how-do-i-prepare-for-an-osha-inspection

How do I prepare for an OSHA inspection?

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Occupational health and safety management is a priority for all companies, with many safety managers working around the clock to maintain stringent safety standards that aim to eliminate potentially dangerous accidents from occurring within the workplace. While the health and wellbeing of employees is the main reason for safety managers to enforce health and safety standards there is another, compliance with the Occupational Safety and Health Administration (OSHA).

OSHA ensures that companies comply with their standards and regulations by conducting inspections. These visits from OSHA are often fear for many companies however this does not need to be the case, preparation and adherence to the guidelines can ensure a smooth inspection for all the parties involved.

It is worth noting that companies do have the right to refuse an inspection. This often results in OSHA obtaining a search warrant if they do not already have one. Bear in mind that refusing to grant an OSHA inspector access to conduct an inspection does arouse a lot of suspicions.

You might also like to read: WHAT ARE THE 3 PARTS OF AN OSHA INSPECTION?

What to expect?

Due to the number of inspections OSHA takes on annually, it is not uncommon for inspections to be conducted without prior notice, except under special circumstances such as an inspection occurring outside of the company’s regular operating hours. Therefore it is of vital importance that a company is always ready.

OSHA inspections will start with the opening conference, this will include the arrival of a safety inspector. They will then introduce themselves and provide their badge that identifies the inspector as a genuine OSHA representative.

The inspector will go over the reason for their visit. The companies representatives will then be briefed on their rights in the case of a citation and how they may respond. The details of the inspection will be explained with the inspector often asking for the following information:

  • The type of work performed within the company.
  • The number of staff employed by the company.

The second stage is the walk around, this varies as an inspector may start by conducting interviews with employees or assess the machinery and equipment.

The third stage is the closing conference. A summary of the inspection will be provided with potential violations and hazards highlighted, these can also result in the company potentially receiving a citation.

You might also like to read: THE PATH TO BECOME HIPAA AND OSHA COMPLIANT

How to prepare accordingly?

Companies must ensure they have a competent occupational health and safety manager in place as well as an employee appointed representative. These will be the representatives who will be engaging with the OSHA inspector. It is highly advisable that the manager chosen is well versed in the OSHA standards that are applicable to the company. An understanding of the company’s records is also advantageous, occupational health and safety applications are becoming increasingly popular among organizations for this reason. These software solutions assist in streamlining incident reporting that is in line with OSHA standards, allowing for employees to effectively leverage the information for safety and compliance purposes.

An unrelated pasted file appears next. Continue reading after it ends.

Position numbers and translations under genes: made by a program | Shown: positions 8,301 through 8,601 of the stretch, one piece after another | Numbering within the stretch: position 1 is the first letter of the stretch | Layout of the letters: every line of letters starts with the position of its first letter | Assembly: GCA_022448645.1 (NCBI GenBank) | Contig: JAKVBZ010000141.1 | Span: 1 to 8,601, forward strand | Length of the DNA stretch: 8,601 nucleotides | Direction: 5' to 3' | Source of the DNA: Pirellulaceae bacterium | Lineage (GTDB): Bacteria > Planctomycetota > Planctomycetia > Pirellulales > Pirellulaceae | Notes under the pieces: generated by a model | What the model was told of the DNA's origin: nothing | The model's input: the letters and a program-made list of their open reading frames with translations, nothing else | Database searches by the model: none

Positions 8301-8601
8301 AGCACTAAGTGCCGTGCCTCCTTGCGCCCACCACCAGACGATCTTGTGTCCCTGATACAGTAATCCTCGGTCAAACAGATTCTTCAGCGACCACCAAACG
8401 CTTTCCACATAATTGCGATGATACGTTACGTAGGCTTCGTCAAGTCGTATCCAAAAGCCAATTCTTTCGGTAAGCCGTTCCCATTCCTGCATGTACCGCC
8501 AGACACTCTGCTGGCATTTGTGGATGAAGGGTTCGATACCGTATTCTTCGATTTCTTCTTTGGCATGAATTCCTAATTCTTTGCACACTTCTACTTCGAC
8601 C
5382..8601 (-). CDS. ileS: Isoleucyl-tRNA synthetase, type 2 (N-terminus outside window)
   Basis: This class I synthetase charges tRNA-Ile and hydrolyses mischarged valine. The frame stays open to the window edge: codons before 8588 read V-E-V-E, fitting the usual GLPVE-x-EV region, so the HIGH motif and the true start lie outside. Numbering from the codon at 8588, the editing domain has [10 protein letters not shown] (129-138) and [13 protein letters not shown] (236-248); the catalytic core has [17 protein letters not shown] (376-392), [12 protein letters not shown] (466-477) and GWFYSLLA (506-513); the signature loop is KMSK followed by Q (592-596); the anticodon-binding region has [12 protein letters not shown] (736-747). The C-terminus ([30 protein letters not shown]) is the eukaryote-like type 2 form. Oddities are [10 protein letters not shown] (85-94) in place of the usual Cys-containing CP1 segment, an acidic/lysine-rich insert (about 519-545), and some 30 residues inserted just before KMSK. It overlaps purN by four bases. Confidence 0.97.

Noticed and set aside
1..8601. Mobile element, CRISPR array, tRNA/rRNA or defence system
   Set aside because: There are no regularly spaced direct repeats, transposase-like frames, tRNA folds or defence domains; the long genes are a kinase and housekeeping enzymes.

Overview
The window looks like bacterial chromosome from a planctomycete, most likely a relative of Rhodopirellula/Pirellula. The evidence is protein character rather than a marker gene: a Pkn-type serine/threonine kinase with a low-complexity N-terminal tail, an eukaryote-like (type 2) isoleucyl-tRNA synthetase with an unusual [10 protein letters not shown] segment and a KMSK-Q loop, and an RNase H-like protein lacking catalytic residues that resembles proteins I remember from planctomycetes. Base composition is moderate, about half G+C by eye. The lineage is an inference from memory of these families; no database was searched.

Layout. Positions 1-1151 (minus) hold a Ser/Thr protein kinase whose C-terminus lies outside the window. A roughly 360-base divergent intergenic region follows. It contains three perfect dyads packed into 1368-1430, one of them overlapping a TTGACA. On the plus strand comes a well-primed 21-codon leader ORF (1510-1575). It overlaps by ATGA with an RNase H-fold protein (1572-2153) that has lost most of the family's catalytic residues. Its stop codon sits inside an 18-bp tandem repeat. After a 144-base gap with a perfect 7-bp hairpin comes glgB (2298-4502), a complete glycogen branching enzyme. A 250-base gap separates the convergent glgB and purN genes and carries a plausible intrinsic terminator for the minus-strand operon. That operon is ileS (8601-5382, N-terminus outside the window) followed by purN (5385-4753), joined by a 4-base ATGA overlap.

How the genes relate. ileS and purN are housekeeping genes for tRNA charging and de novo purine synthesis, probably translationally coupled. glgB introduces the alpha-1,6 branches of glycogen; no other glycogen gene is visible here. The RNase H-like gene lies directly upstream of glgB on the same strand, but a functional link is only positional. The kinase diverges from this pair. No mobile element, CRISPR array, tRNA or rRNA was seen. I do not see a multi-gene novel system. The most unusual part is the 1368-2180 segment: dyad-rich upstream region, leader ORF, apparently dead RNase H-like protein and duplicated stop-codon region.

It is favorable for the manager to have access to and be well versed in the following information in order to present it to the inspector.

  • Training and safety programs.
  • Injury and illness logbook that is at least 3 years old.
  • Protective equipment documentation
  • Emergency action plan.
  • Hazard communication plan.

The information can be stored within a cloud-based health and safety solution platform or through logbooks for convenience.

The walkaround inspection is the most critical phase of the inspection. During this phase, it would be advantageous to have the employee chosen representative present to clarify any health measures in place for the processes that take place as these representatives will have the first-hand experience.

Inspections are known for being meticulous however a company has the right to be provided with a reason for specific reviews if they seem unrelated to the relevant processes.

During the walkaround, OSHA inspectors will conduct measurements on a number of variables that employees could be exposed to. In order to avoid a violation, companies can recruit the expertise of a safety consultant, prior to an inspection, to conduct accurate measurements on noise levels, dust levels, and the temperature ranges employees are exposed to, this will help a company remain certain that they are providing a safe environment for their employees. It would be beneficial for a company to conduct these measurements on a regular basis.

Employees interviews are conducted during the walkaround, OSHA provides employees with the right to speak to the inspectors privately, during this period it is both unadvisable and unethical to persuade the employees in any way whatsoever.

The third and final part of a safety inspection is the closing conference. Potential safety hazards and violations will be discussed during this phase. If a citation is received it is advisable to ask as many questions as possible and gain clarity on the reason behind why.

The citation can be appealed in cases where the company does not agree with the result. The appeal must be initiated within 15 days of receiving the citation. It would be to the company’s benefit to appeal the citation, violation penalty, and abatement period rather than a specific point.

While a company may find the inspection to be an annoyance it is worth keeping in mind that both the company and OSHA are conducting these activities to ensure the safety of its employees.

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